Depositors distressed over closings in R.I. Frustrated, many worry about future

January 03, 1991|By Elsa C. Arnett | Elsa C. Arnett,Boston Globe

PROVIDENCE, R.I. -- Nancy Kolman of Jamestown, R.I. is living a banking nightmare.

The state employee has her checking account, savings account, certificates of deposit and credit cards all in the Rhode Island State Employees Credit Union -- one of 45 banks and credit unions ordered closed Tuesday by Gov. Bruce G. Sundlun.

Now she's really in the lurch. For day-to-day cash, Ms. Kolman said, she will have to roll up the pennies, nickels and dimes in her piggy bank at home and use those.

"The bank has everything. I've only got $20 in my pocket and I don't know what I'm going to do," said Ms. Kolman, noting that she mailed 10 checks Monday to pay her VISA account, various department stores, the electric company and her car insurance company.

"I have to commute 60 miles a day to work, but my car insurance is going to be stopped. I'm not going to drive my car without insurance, so I'll to have to take the bus to work. On top of that, my rent is due Friday," she said.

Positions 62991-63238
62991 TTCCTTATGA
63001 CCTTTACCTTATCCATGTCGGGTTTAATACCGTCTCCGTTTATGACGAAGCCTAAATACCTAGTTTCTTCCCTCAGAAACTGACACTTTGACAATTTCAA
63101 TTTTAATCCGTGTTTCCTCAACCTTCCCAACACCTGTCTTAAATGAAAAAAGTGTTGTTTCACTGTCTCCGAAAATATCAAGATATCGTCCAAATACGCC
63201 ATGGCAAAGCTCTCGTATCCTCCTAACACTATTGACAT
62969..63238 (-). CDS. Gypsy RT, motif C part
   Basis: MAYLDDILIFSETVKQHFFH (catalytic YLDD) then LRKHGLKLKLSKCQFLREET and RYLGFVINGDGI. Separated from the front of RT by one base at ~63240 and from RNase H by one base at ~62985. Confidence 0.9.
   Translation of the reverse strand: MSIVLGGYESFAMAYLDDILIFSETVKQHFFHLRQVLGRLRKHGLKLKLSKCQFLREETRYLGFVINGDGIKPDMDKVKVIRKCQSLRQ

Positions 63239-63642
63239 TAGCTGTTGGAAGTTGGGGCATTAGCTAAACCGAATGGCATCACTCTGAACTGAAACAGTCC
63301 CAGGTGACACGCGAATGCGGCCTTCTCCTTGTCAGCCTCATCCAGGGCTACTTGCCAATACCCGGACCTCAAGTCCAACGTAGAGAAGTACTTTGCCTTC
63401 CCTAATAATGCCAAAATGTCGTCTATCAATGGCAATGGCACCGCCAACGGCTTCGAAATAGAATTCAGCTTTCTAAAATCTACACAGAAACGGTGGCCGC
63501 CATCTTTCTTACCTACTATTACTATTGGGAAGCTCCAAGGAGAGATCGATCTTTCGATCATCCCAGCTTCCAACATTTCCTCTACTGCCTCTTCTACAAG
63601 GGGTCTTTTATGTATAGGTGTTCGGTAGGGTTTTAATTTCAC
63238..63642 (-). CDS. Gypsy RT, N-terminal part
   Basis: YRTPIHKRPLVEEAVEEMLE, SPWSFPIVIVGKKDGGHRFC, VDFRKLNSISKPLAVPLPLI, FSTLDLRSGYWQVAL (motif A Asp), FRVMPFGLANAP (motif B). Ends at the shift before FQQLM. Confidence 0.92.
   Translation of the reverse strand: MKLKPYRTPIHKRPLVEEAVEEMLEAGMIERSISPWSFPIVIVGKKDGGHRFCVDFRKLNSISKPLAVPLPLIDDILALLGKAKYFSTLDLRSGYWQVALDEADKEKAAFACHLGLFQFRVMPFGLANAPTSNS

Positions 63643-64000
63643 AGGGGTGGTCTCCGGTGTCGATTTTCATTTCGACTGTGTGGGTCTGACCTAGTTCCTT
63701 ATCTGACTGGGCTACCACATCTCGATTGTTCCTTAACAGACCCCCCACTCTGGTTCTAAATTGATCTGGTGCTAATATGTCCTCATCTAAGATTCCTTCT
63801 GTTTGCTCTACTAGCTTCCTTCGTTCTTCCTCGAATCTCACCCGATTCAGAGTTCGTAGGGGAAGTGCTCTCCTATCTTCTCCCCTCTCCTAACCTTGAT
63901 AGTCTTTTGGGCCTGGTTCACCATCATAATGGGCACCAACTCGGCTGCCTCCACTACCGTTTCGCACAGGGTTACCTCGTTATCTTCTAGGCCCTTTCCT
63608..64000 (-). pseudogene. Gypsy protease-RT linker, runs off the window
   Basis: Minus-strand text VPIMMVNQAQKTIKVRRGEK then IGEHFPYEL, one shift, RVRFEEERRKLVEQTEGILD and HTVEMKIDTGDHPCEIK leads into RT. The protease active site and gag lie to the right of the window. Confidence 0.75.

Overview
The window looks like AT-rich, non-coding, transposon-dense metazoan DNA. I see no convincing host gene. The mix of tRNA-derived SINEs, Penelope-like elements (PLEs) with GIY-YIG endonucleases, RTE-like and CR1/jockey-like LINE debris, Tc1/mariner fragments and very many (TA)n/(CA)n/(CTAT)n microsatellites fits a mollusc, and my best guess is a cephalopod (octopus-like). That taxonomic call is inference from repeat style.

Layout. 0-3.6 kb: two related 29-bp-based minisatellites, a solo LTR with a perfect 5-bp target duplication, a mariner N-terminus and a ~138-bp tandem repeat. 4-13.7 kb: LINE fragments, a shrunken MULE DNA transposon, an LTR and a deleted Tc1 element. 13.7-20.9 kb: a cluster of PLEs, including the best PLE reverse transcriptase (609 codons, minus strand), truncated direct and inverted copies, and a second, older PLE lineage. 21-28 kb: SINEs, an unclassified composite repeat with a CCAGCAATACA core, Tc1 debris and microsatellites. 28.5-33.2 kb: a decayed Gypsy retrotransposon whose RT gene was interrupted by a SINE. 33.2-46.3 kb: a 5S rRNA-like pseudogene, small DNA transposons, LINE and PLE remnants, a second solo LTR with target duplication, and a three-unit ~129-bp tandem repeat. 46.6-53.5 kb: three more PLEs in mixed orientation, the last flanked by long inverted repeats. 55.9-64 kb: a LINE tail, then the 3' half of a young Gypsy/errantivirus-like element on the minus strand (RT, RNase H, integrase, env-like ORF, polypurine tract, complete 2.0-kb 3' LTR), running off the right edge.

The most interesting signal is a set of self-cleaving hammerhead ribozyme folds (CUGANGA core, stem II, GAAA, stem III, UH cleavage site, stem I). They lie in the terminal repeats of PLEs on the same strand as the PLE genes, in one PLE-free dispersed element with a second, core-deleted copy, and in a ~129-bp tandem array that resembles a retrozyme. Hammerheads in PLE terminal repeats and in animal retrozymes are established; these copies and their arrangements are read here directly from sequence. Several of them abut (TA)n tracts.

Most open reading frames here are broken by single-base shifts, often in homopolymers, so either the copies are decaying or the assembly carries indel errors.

Ms. Kolman, along with many of the Ocean State's 300,000 frustrated and anxious account holders, approached their banks and credit unions yesterday only to find the doors locked and their assets frozen.

Posted on the front doors of the banks: "Closed until further notice by order of the Governor of the state of Rhode Island."

For many, the next few days will be spent calling various information hot lines, meticulously allocating their cash, and calling landlords, utility companies and other creditors to negotiate payment extensions.

For the elderly, disabled and others who live on fixed incomes and have their Social Security checks deposited directly into their closed accounts, every day will be precarious.

At Greater Providence Deposit and Trust in Providence, a woman stared at the "closed" notice with tears streaming down her face.

"I've had all of my money in here since 1967," she said. "It's $10,000. It's my life savings, it's a lot to me. And now, I'm getting older, I might lose it all."

"This is a bombshell," said a retiree, as he stood outside the same bank. "I've got the rent to pay and groceries to buy. What am I supposed to do?"

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